The 3 No-No’s of Fundraising

I have been involved in fundraising in various capacities for over thirteen years, and I have learned a lot along the way.  As I visit with new church planters, and people trying to start non-profits, I am surprised at how many people really are clueless about fundraising.  I assumed that since it made sense to me, that everyone knew how to do it.  My pride was blinding.  People need help and I’m determined to give it.

This first post is going to provide 3 No-No’s for fundraising.  These are the things that you need to avoid at all cost.  Please note: I am writing this from a Christian perspective in view of those trying to raise money for ministry/church plants.

    1. Don’t Be Desperate:  I cannot emphasize this enough.  If you are raising money for a ministry, don’t come off as desperate.  You may in turn get some pity donations, but you won’t cultivate long-term ministry partnerships with those who are giving.  Also, if you are fundraising from a position of desperation, then you are far more likely to sell-out your vision for the sake of a contribution.  In the long-run, it’s just not worth it.  People like to support ‘winners’.  If you are desperate, then it gives the donor the feeling that this thing might not work, and that ultimately their contribution is likely going to be wasted.  There’s a chance that if you have a relationship with the donor, that they will support YOU, but you are not cultivating a donor for the organization / mission by being desperate.  More importantly, if you are coming across as desperate, then you run a very serious risk of being guilty of idolatry.  After all, is not God our ultimate provider?  If God has called you to this work, isn’t He faithful to fund it?


    1. Don’t Use People.  Love People.:  It sickens me every time I hear someone refer to people as ATMs with legs.  People are created by God, for God.  They matter to Him, therefore, they should matter to us.  When we degrade someone down to an individual with a money sign over their head, we are cheapening who they are and selfishly posturing ourselves to use them for what they can do.  A leader of a church or organization should lovingly help people be free to give in order to enjoy God more, not to merely fulfill the mission at hand.  Jesus talked about money as much as he talked about Hell.  Money isn’t a new issue, it has always been an issue for people.  It can serve as a blessing, or quickly become a curse (1 Timothy 6:10).  By inviting people to partner with us in ministry with their finances, we need to really strive to help them to see the eternal impact their sacrifice is making.  If you are looking to people either as a functional financial savior, or to use them for what they can do, you need to repent.  You might be able to get money from them, but at the end of the day, you will have to give an answer to God.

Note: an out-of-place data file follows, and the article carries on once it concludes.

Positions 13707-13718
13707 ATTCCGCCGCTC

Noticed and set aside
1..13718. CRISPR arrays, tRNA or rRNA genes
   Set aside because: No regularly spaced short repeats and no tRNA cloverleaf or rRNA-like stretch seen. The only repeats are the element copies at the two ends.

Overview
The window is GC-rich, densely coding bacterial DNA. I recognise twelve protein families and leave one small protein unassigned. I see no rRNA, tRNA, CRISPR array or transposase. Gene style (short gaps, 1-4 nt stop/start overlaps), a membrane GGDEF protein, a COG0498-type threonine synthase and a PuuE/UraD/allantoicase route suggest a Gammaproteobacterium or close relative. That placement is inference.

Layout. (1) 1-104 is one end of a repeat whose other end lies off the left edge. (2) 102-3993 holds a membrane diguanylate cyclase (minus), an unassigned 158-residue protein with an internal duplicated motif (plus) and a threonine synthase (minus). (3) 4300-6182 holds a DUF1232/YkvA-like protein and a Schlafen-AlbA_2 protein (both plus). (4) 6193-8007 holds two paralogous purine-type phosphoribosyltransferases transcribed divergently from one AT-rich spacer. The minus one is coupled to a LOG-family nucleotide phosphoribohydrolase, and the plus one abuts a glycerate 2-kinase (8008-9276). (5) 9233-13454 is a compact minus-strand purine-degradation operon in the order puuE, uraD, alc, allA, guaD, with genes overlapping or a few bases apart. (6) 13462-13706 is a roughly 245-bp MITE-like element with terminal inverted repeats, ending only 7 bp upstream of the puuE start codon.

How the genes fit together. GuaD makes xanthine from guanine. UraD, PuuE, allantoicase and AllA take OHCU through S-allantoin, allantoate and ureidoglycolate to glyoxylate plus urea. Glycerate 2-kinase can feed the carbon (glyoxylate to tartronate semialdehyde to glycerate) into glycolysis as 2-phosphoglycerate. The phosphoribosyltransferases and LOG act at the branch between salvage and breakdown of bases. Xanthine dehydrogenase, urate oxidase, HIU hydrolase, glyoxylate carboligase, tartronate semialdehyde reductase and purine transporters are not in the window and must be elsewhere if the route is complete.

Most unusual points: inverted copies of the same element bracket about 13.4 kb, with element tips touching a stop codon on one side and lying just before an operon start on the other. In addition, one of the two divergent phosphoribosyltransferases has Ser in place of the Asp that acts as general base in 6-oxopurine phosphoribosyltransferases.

1. Don’t Embellish Your Successes:  I wish I didn’t even have to write this, but I have heard so many ministries over the years embellish their numbers, ‘successes’, and accomplishments in order to stimulate their giving base to give.  Part of this problem is that people have a bad theology of who does the saving.  God saves people through Jesus (Ephesians 2:8-9) according to His good will and pleasure.  So, if you are an evangelistic ministry or church, don’t try to force people in to the baptismal waters in order to stimulate the affections of your donor base.  Just be honest.  Ask for prayer.  I understand that people have been conditioned to an extend by other ministries to gauge success by numbers, but at the end of the day, true success is faithfulness to God and His calling on you and your ministry.  If you are having to embellish, stretch, or manipulate the impact of your ministry to appease your donors, then you are serving money, and not God.


There are several other ‘No-No’s’ that I’ll share along the way, but these are the 3 that really stood out to me.

What are some of your ‘No-No’s’ that you would advise people about fundraising?  Leave a comment below.

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